Name: Jared & Caryn
Location: Lakeview; Chicago, Illinois
Size: 1,000 square feet
Years lived in: 2.5 years; rented
Jared, who is working on a Ph.D. in African-American Studies, revealed to me his dissertation mantra: "Just take it bird by bird." Drawn from the writings of Anne Lamott, this saying suggests that when one writes, it's best to proceed one step at a time, focusing on the immediate task instead of getting bogged down by the big picture. This is excellent advice for writers of any ilk, but looking around Caryn and Jared's home, it also seems clear that taking it "bird by bird" is a great way to build an inspirational home full of truly loved objects.
When Caryn and Jared moved in together, they didn't have a specific design plan. They just each came to the table with pieces that had sentimental value, and the result is a light and airy home that's steeped in memories of their families, hometowns, travels, and ultimately, their life together. Few of the items here come without a legacy. For example, the butterfly patterned chairs belonged to Caryn's mother, the dining table is from Jared's childhood home, and the painting above the mantel was a gift from Caryn's grandmother, who carried it in on her lap for the duration of a road trip across Mexico in a VW Bug. For Caryn and Jared, almost every piece that they own is much more than an object; it's a concretized memory.
Every item may have a story (ones that Caryn and Jared will happily, and often humorously, impart), but together, all these pieces obtained "bird by bird" make for a unique home that tells a story of its own. The couple's apartment is a testament to their joint love of history, family, and photography (the hobby over which they bonded). A deep appreciation for handicrafts and creativity infuses the space, as can be seen in the many pieces of furniture that they have built or modified together. You'll also find myriad handmade objects around their home — a candlestick Jared made for Caryn and a painting Caryn made for Jared, to name a couple — that show their dedication to filling their home with pieces that matter.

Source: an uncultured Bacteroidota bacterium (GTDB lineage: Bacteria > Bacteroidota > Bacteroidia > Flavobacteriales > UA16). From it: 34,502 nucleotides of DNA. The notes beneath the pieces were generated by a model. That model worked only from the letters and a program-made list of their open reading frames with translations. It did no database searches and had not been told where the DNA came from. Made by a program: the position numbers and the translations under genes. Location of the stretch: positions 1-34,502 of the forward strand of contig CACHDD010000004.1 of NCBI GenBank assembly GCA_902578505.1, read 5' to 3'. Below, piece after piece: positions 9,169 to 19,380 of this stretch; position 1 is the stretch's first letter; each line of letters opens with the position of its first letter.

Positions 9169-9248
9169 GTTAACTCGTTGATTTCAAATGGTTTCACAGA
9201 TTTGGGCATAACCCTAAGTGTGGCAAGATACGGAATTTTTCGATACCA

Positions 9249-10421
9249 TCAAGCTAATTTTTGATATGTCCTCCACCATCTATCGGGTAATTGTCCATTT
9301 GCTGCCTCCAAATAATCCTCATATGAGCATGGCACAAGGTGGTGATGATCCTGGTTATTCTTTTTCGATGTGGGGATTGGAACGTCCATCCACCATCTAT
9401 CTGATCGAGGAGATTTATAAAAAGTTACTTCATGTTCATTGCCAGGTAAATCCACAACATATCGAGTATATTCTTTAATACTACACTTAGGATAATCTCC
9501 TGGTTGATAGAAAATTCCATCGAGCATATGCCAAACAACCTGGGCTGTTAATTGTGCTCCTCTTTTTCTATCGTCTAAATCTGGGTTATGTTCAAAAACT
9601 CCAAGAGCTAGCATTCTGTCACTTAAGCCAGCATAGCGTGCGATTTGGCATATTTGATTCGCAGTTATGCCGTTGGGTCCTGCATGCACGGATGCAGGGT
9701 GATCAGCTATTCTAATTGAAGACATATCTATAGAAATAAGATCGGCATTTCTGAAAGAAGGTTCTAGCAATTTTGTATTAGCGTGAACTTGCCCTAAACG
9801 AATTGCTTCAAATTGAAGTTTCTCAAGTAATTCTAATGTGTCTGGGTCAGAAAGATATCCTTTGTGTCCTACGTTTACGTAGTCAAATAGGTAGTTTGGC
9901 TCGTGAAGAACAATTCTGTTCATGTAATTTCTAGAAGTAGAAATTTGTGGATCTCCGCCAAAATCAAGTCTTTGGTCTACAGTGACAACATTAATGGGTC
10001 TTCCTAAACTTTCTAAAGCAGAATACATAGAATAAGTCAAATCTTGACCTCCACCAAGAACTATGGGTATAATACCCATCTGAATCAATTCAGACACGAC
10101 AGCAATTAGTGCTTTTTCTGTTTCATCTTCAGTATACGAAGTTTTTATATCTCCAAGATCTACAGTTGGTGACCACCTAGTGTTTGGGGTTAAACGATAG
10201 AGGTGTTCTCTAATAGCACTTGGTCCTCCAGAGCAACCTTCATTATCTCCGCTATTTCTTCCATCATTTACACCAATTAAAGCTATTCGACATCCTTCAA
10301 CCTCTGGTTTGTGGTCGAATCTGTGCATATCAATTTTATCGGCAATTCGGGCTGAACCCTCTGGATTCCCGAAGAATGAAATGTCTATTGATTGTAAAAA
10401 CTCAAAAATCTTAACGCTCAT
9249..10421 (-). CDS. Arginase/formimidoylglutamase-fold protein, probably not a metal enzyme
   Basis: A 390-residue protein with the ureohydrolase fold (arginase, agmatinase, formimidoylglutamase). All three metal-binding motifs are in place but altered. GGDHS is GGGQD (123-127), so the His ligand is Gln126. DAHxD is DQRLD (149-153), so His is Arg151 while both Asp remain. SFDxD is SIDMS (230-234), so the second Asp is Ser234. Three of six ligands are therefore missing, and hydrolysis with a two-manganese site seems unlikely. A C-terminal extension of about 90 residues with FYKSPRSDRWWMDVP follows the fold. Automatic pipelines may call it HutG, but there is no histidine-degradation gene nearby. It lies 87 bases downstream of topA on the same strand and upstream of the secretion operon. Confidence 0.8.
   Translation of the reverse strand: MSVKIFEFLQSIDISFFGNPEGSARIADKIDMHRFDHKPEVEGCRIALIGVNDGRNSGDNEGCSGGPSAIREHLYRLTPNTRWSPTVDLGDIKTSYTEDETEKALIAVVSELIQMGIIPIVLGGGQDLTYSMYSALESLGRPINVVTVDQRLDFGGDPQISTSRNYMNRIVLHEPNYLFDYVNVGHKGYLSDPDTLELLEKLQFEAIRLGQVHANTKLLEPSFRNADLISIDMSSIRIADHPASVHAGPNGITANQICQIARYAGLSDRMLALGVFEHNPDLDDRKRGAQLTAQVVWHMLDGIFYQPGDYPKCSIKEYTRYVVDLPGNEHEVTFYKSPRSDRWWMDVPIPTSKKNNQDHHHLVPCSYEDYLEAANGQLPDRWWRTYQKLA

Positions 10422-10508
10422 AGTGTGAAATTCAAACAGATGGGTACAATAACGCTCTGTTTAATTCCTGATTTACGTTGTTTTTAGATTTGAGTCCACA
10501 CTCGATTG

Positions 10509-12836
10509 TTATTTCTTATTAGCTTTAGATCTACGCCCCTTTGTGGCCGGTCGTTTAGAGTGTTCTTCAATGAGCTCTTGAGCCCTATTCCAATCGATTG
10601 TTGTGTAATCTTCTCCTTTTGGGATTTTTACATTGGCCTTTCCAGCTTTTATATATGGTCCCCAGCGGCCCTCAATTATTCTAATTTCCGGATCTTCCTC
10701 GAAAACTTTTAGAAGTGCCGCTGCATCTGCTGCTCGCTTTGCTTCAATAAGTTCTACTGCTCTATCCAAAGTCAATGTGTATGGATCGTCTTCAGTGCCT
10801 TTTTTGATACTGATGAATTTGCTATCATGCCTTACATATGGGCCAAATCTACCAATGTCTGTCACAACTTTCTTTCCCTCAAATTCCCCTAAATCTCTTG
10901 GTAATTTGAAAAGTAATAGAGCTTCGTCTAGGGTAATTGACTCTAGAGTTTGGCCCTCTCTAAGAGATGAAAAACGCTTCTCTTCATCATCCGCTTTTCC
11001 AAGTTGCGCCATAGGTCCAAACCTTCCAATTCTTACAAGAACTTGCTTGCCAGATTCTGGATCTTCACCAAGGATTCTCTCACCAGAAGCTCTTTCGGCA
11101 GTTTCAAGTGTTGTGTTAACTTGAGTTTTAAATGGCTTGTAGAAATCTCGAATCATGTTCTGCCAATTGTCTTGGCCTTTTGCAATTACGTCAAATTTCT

Their style is eclectic, to say the least. Industrial pieces mingle with modern chairs, a mid-century credenza, and a coffee table with Queen Anne legs. But as a whole, the apartment feels perfectly cohesive, thanks to the way the couple have distributed their prized possessions. Like objects are collected into specific zones, as with the map wall, the library area, and the mantle, which holds their small mementos. Abundant plants energize the space, adding even more life to the already lively collection of memories.
Their maximalist love of storied objects is countered by an equal love of minimal, bright, and airy space. The open plan of the light-filled apartment gives each item plenty of space to breathe, ensuring that while the eye is constantly interested, it's never exhausted. A luminous, white bedroom, filled with only the essentials, serves as an inviting, hushed haven, and the well-organized office, painted in a soft gray hue, functions as an ideal writing retreat for Jared.
Having built this home city by city, year by year, and ultimately, bird by bird, the sum is much greater than any of its individual parts, and Caryn and Jared's apartment is just as warm, welcoming, and creative as its inhabitants.
Apartment Therapy Survey:
Our Style: Mid-century modern/vintage/other/sentimental hodge-podge with a little dash of Muppet chic!